Building a young audience (more on the culture change)

tat again

There's a quite a lot to read on the changes in our culture, the ones I've been saying that leave classical music behind. For instance: The section on nightlife from Richard Florida's well-known book, The Rise of the Creative Class.  Florida describes people whom he thinks are central to any city's economic growth, young, smart, curious, creative people, the people corporations would most like to hire. Florida's thesis about how crucial to economic growth they are has been disputed, but his description of them sounds exactly right to … [Read more...]

Building a young audience (more on new music)

tat crop blog

I know that much that I'm saying is hard for some people to accept. And I sympathize.  Change can be difficult. Major change can be more difficult still. And fundamental change -- radical change -- can be wrenching. So when I say that the repertoire classical musicians play will have to change, I can see why many of us might be upset. I'm thinking now of people deeply engaged with classical music as it is now. We all -- I'm very much including me in this group -- got into classical music because we loved it. And what that meant, … [Read more...]

Building a young audience (second part)

tats blog

Back in the '90s, I was music editor of Entertainment Weekly, which meant I was plunged into pop music. I had a girlfriend who worked at the magazine, someone with no classical music background, and also without any fancy taste in pop music (which I don't mean as any kind of criticism). She listened to what everyone else like her listened to. No art rock, no challenging indie bands.  One Sunday morning, we were at my apartment, and she asked if I'd put on some classical music. So I put on something Baroque, maybe Handel's Water Music. She … [Read more...]

Doing it

noye fludde blog

(Writing this on Tuesday night.) Because I have the first session of my next branding workshop tomorrow, I won't have time to write the next installment of my posts about how to build a young audience. Which would be -- will be -- about how the repertoire we play needs to change. But here's an addition to yesterday's post about making people feel excited and involved. It's an email I and many others got from Anastasia Tsioulcas, about a project she's part of at NPR, where she works. It speaks for itself, so I'll just reprint it … [Read more...]

Building a young audience (first post)

excitement blog

So how do we build a young audience? Of course I need to offer ideas, first because I've said (and here, too) that building a young audience should be the highest priority for classical music. And, second, because I can help you do that, if you hire me as a consultant. So I need to show how I can help. To build a young audience, we need to do three things: (1) change the way we present classical music (2) change the repertoire we play, and (3) play better. I'm sure that last will be controversial! But let me address these points one by … [Read more...]

Why audience beats advocacy, every time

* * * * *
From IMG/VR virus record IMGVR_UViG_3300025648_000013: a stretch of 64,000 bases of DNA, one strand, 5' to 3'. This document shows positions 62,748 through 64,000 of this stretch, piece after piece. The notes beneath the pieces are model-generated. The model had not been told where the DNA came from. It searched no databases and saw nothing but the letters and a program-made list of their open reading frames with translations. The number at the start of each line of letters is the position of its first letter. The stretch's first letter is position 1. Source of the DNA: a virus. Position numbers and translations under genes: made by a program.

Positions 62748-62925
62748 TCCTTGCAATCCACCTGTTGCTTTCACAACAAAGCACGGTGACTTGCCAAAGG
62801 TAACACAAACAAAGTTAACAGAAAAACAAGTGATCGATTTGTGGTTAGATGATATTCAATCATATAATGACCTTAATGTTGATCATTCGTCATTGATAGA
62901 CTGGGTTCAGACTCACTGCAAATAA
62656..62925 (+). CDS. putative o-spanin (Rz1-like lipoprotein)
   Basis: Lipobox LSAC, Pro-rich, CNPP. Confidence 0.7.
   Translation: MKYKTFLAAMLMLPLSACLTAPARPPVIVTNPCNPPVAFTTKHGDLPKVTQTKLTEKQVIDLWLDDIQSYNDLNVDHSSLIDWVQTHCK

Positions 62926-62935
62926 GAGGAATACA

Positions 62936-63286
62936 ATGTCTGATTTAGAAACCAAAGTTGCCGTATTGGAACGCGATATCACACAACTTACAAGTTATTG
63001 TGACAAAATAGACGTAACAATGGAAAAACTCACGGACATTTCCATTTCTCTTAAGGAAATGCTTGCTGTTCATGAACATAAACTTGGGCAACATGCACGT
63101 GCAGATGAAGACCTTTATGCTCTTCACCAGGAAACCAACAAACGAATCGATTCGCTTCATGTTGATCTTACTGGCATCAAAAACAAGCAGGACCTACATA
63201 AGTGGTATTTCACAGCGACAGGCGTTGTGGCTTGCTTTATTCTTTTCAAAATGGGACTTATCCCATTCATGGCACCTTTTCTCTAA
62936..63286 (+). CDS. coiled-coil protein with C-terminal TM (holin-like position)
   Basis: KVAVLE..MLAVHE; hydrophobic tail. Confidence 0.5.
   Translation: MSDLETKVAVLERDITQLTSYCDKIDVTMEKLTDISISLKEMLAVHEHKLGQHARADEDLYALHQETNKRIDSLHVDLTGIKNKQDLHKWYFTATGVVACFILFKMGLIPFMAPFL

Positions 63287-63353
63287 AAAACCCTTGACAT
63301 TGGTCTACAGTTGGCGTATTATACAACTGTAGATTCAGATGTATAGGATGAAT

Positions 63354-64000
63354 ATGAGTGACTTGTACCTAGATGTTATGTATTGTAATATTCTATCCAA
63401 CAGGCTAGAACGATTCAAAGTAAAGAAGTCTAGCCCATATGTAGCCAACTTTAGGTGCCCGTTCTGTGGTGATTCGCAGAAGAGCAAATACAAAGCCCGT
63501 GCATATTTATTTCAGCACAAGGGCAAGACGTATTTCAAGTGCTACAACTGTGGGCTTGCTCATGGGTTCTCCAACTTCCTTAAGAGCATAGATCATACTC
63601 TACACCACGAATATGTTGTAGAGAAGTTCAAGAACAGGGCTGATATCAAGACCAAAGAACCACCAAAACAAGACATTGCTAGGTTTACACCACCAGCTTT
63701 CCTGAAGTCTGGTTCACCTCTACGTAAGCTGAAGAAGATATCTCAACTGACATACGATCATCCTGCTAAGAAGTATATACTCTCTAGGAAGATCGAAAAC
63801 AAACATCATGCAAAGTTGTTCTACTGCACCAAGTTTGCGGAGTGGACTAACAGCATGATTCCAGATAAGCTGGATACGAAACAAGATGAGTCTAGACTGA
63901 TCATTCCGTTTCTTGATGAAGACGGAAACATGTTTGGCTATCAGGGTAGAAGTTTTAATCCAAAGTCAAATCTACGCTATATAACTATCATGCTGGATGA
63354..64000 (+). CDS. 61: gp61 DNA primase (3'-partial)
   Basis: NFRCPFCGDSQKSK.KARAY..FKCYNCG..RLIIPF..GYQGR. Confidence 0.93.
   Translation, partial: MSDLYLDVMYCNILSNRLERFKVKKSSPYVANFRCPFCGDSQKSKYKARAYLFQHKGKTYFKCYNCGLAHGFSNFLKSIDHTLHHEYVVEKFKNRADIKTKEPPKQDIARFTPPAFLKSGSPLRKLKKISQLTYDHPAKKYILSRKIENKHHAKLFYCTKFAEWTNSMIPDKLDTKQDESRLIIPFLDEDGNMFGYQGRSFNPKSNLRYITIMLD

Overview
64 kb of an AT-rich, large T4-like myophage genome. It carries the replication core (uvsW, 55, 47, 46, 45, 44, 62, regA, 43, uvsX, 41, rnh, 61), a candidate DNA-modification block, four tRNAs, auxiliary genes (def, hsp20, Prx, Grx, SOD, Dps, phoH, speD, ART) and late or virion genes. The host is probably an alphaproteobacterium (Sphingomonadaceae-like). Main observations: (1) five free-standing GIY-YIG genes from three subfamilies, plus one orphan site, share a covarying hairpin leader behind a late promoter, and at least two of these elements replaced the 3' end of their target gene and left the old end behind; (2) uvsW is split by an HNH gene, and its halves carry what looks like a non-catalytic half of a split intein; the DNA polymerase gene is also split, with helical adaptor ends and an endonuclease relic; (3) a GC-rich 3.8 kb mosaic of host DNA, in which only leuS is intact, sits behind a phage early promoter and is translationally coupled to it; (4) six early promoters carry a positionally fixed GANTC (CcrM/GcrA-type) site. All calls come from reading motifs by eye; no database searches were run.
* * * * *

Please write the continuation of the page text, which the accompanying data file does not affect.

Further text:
challenge blog

My last post got a bigger, happier response -- here, and on Twitter and Facebook -- than anything I've written in many months. So here's more. A quick summary of what I'm going to say: The classical music business loves to do advocacy (which we also see being done for the arts generally). Which means going out in the community and trying to show we're valuable. But if we filled our halls with an excited new audience, we'd have nothing to prove. And our future would be secure! So why isn't that our absolute highest priority? In my last post, … [Read more...]

The great change

changes ahead blog

In my last post, I said that classical music needs a huge change. And the change will have to be radical. Classical music needs to lose its sense of entitlement, the belief many of us in the classical music world have that classical music is supremely important, necessary for any civilized society, and therefore has to be supported -- financially, by our schools, and in many other ways. To see why I think this, go back a generation or two or three, let's say to the 1940s and '50s. Classical music, back then, had a working ecosystem. It was … [Read more...]

A wild time

wild horses blog

It's a wild time for classical music. That's the headline on my home page. And it's the opening sentence of the revised and final version of my book. Why is this a wild time? First because of the classical music crisis -- declining ticket sales, a shortage of funding, an aging, shrinking audience, all these things we've talked about for so many years. And, of course, lying behind all that, there's the sense we've all had that classical music -- at least for the past generation -- has been growing more distant from the rest of our … [Read more...]

Branding workshop success

red person among blue blog

I've blogged a lot here about the online workshops on branding I was going to teach. But now the first one has happened, and it was an enormous success, more so than I'd ever dreamed. I worked with six people, from various walks of classical music life, and by the end of the third and last session, all of them felt they'd made enormous strides in their branding. I thought they did, too. It was heartening, for instance, to see someone with an impenetrable website emerge as a vibrant, irresistible musician and storyteller. And to see him (once … [Read more...]